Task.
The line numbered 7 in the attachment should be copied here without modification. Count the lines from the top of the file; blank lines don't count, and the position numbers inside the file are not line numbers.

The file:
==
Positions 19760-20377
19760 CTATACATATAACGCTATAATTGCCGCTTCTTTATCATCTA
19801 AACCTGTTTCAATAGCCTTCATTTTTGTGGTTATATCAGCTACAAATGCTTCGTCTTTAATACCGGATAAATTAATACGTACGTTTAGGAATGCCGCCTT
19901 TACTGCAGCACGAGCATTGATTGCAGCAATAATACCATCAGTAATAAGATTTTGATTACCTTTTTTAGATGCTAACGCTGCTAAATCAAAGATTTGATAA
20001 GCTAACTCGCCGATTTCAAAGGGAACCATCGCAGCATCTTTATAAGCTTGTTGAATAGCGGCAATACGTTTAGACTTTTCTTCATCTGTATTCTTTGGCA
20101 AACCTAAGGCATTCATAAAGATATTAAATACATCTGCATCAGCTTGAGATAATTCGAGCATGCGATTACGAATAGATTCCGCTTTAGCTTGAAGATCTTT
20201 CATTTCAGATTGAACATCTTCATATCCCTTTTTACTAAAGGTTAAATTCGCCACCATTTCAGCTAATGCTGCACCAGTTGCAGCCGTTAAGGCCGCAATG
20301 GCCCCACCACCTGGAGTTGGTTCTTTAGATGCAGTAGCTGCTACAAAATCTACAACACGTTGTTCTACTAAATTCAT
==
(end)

20201 CATTTCAGATTGAACATCTTCATATCCCTTTTTACTAAAGGTTAAATTCGCCACCATTTCAGCTAATGCTGCACCAGTTGCAGCCGTTAAGGCCGCAATG